The next morning, nothing seemed to have moved. It looked like a lazier Saturday than usual. Amol had woken up late. Of course, having dreamt a revenge dripping with venom, he’d needed time before he had soaked his illusion in.

But who on earth was Milind Rau ? Gauri, whom he met later in the day at the gym, denied knowing him. She may have lied, but I’d made it known to her she would be on my radar right then.

Later that evening, he got a Whatsapp from an unknown number.

“Hey Amol. Don’t trust Gauri. Regds, Milind”

Amol was visibly flustered. And he thought, ‘this time, real action, no shit’.


——-  Could be continued ——



The light isn’t flashy. It doesn’t blink either. Nor does it light up the darkness. Literally and figuratively; you can take my word for it. Unless you opt to turn on the flashlight. Which you would invariably do when looking for something under your bed or the settee or inside the bonnet, and not in many places else. But there’s no escaping it. Not a chance. For it contains those precious packets of potion to get your life going. But of course, I’m talking about your dear old latest smartphone, silly!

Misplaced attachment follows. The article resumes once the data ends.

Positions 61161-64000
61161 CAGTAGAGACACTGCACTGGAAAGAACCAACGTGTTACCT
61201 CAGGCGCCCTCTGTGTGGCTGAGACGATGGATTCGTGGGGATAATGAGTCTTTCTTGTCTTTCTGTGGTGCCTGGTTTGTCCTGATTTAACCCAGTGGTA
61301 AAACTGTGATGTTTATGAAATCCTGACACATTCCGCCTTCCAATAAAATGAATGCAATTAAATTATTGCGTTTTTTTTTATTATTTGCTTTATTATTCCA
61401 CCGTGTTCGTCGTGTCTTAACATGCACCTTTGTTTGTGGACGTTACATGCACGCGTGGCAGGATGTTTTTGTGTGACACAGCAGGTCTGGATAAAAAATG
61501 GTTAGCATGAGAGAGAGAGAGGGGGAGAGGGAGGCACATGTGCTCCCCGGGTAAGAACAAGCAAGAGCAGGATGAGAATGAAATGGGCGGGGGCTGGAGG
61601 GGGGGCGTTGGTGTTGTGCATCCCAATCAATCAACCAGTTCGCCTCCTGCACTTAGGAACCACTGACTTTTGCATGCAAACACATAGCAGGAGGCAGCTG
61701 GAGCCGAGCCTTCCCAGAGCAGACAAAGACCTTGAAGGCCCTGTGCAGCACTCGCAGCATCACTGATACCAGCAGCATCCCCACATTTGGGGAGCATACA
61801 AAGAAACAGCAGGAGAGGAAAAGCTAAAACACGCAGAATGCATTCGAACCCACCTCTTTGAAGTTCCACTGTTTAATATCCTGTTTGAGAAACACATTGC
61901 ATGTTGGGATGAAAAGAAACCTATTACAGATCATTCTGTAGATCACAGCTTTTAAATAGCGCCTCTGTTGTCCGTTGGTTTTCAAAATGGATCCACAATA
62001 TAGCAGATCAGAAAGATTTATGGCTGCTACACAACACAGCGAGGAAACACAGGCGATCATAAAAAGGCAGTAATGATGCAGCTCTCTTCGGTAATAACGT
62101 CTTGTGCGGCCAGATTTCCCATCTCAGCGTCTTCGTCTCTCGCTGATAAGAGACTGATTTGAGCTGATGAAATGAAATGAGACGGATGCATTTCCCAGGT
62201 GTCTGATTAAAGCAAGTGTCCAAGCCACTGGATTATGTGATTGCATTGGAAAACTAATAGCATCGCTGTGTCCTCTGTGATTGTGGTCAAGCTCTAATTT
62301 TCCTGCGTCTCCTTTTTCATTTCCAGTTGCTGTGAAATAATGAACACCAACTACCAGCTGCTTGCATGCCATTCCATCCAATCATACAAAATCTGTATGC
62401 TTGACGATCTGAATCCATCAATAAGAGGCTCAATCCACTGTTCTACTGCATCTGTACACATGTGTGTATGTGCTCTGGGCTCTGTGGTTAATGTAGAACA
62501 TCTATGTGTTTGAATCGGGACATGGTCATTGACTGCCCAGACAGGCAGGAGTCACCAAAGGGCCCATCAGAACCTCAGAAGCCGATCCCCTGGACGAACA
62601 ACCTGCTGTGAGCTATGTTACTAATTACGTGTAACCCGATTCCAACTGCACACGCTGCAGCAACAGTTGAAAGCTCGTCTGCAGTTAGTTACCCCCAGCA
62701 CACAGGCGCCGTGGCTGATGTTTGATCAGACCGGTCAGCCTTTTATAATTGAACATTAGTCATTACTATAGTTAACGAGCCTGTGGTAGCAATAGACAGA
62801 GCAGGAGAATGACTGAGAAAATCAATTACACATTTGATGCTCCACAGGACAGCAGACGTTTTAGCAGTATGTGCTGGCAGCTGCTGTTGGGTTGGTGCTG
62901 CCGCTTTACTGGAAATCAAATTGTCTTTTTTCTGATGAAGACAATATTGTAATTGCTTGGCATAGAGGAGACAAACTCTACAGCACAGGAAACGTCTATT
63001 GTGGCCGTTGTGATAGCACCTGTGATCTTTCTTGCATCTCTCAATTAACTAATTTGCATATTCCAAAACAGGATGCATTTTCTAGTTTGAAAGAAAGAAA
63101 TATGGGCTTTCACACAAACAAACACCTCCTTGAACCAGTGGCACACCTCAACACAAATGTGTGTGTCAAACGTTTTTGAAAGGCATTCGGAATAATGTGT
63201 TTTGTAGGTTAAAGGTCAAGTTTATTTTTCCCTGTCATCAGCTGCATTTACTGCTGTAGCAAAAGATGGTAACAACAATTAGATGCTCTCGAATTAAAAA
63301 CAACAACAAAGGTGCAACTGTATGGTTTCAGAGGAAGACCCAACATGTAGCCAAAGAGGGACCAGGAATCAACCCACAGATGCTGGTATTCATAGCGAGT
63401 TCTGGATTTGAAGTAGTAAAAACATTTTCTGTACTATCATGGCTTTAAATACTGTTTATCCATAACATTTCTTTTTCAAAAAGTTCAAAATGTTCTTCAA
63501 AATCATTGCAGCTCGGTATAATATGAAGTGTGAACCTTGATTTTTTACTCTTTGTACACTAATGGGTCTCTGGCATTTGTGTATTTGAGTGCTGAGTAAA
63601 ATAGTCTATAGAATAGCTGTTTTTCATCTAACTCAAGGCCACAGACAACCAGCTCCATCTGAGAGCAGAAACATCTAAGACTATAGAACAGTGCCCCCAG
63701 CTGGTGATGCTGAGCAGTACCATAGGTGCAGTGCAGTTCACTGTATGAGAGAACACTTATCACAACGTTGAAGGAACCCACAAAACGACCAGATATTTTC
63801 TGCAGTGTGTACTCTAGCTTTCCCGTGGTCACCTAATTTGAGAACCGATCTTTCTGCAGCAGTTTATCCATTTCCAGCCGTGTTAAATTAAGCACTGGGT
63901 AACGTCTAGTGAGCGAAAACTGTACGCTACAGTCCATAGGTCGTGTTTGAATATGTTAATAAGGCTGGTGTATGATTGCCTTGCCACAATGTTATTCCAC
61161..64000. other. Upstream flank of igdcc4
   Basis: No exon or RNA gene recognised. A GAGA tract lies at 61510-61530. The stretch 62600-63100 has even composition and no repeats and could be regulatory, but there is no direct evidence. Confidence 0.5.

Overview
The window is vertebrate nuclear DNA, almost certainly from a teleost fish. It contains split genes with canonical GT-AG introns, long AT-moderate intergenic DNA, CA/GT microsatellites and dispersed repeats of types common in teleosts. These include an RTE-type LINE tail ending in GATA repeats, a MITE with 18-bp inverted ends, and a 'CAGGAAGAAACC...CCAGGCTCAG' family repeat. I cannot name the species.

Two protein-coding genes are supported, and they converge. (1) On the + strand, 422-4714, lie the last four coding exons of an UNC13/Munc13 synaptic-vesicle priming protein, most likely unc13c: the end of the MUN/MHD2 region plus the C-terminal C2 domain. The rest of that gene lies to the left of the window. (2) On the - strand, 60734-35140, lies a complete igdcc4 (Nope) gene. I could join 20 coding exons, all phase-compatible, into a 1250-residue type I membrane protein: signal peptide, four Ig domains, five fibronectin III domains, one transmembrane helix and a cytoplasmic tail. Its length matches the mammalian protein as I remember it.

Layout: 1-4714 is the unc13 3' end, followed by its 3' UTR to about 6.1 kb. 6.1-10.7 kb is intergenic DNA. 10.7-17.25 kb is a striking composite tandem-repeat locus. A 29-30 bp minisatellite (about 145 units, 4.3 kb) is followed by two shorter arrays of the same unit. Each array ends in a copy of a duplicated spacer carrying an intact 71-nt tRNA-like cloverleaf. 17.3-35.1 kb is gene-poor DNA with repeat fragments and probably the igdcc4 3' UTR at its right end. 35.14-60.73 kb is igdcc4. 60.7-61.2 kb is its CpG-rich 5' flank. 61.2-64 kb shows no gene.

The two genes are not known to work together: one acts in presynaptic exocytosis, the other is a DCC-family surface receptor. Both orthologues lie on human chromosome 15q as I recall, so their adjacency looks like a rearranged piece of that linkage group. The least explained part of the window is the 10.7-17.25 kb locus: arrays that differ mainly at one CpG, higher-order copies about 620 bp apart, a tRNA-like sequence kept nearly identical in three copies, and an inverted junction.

The Internet is that potion which you, I and all the denizens of this goddamn planet have crowded under a giant tap to drink greedily from. And the very same potion is now available right by your bedside, in packets. Those little colorful apps without which your life refuses to budge. Right from the word go, right from daybreak! Apps to get you out of bed, to help you exercise, to monitor your pulse, to give you company while you take a dump, to jerk off on, to fix a better meal and snack than yesterday, to give you the headlines of the day, to get you to your office as quickly as possible, to remind you to pick up that gift for the family friend on your way  home, to play a flick you could never catch at the movies, to tell you which cinema is playing the latest blockbuster, to relive memories, and among many other Man Friday roles, to even help you drift off to sleep! And did I mention, to communicate with people? Man Friday is a misnomer, man. Man, woman, and the entire cosmos Sunday through Saturday!

A life in the mercy of those little square packets beckoning you from behind that glossy screen, sitting smugly in the reassuring illumination of the backlight. Which is effectively turning into one measurable in packets.  One hour of ‘me time’, measured praises, contained laughter, love separated from marriage, politically correct humility. Random occurrences but connected by packets. Little ones that lead you to believe  you’re leading a sane life.